COLUMN ONE : A Society That’s Out of Order : Soviet communism failed, and now so have its services. Planes don’t fly, police don’t respond, buildings grow decrepit--and the people despair.


A frightened old man rushed into a Moscow construction firm last week and begged the workers to come check what he was sure must be a dangerous gas leak in his nearby apartment.

Why don’t you summon the city’s emergency repair service? they asked.

He already had, the man replied, downcast; he had called and reported that his apartment reeked of gas, and the dispatcher had snapped back, “Then breathe on the street!”

And no repairman ever came. Like so many of the most basic services on which civilized life depends, even Moscow’s emergency crews have largely given in to the anomie, to an urge to let even the most crucial things just fall apart--that is one of the most pervasive and frightening aspects of daily life in the fragments of the old Soviet Union.


The reports come from across the breadth of this once intimidating, disciplined and proud superpower.

In the Far Eastern city of Khabarovsk earlier this winter, heating systems broke down and mothers gave birth in maternity wards where they could see their own breaths in the frosty air. Doctors in Novosibirsk had to cancel all but the most vital surgery last week because their operating rooms were too cold for cutting.

In the Ural Mountains city of Ekaterinburg, desperate passengers from among hundreds of thousands whose Aeroflot flights have been delayed lately for lack of fuel stormed a plane this month and insisted on flying to the Crimea. The tactic has become increasingly common, and more and more airports are simply closing down when fuel supplies give out.

In Moscow, party-goers at a trendy downtown cinema one Saturday night last month put in an urgent call to 02--the emergency Moscow police number equivalent to 911--and no one ever answered the phone.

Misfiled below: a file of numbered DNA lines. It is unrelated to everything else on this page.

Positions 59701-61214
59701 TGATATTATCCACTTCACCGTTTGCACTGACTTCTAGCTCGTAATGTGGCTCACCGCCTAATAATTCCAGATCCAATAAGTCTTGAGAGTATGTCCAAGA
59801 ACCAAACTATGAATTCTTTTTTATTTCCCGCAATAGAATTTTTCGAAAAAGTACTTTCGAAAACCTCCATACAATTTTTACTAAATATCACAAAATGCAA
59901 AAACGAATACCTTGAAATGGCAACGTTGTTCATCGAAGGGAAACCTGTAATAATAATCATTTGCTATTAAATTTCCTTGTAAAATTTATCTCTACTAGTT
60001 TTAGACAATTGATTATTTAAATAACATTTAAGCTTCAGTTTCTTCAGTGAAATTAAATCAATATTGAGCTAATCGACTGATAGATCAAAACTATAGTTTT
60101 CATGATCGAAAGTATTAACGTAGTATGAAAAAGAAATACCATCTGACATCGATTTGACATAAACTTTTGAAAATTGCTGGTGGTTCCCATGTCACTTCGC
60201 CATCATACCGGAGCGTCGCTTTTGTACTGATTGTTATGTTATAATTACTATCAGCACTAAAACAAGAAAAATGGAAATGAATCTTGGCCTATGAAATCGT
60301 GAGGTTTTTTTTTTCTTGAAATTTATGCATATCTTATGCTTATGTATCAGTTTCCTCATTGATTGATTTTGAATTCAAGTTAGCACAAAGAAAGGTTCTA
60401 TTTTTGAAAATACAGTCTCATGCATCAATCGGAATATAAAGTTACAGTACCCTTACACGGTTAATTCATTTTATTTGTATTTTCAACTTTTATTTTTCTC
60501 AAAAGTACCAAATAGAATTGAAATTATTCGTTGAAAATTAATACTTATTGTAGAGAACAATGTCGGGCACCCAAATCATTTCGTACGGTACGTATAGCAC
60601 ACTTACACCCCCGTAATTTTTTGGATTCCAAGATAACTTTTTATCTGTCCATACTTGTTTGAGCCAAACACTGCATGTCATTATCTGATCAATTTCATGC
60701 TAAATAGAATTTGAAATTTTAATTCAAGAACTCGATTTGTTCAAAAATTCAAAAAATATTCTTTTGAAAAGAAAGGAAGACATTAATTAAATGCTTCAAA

Traffic lights in the former Soviet showcase capital routinely remain broken for days, leaving drivers to cross intersections at their own risk with no help from signals that sometimes, perplexingly, shine red and green at the same time.

With the decades-old system based on Communist Party discipline gone for good and practical reforms still being painfully worked out, the old government guarantees of certain--if miserable--work, food, medical care, free housing and basic services have given way to the sense that citizens can expect no help, even when simple survival is at stake.

“I feel so confused in my soul, so out of balance, like I’m permanently out of my element,” Zinaida Ostroukh, a 61-year-old pensioner and invalid, said. “I can have absolutely no faith in the state. Even the money I saved in the bank for my funeral may be frozen or confiscated. Who will pay us pensions in the market (economy)? Who will take care of us? I trust only in God.”

Ostroukh recalled that when rats in the permanently flooded basement of her apartment building ate through the main telephone cable recently, it was not fixed for almost two weeks, and the repair crews told residents they should just feed the rats better if they wanted to keep it from happening again.


To hardened residents of the Bronx or Bombay, such cynical neglect by city services might seem natural, but to the Russian eye it is proof of the encroaching chaos that must inevitably come when strict order gives way.

“You can compare society now to a dying patient,” Aron Belkin, president of the Russian Psychoanalytic Assn., said. “The heart goes, and that leads to kidney failure, and the kidney failure leads to lung failure, and the vicious circle has begun. The lack of 02 leads to the lack of 01 (the fire emergency number). And 09 (information) hasn’t worked well for a long time.”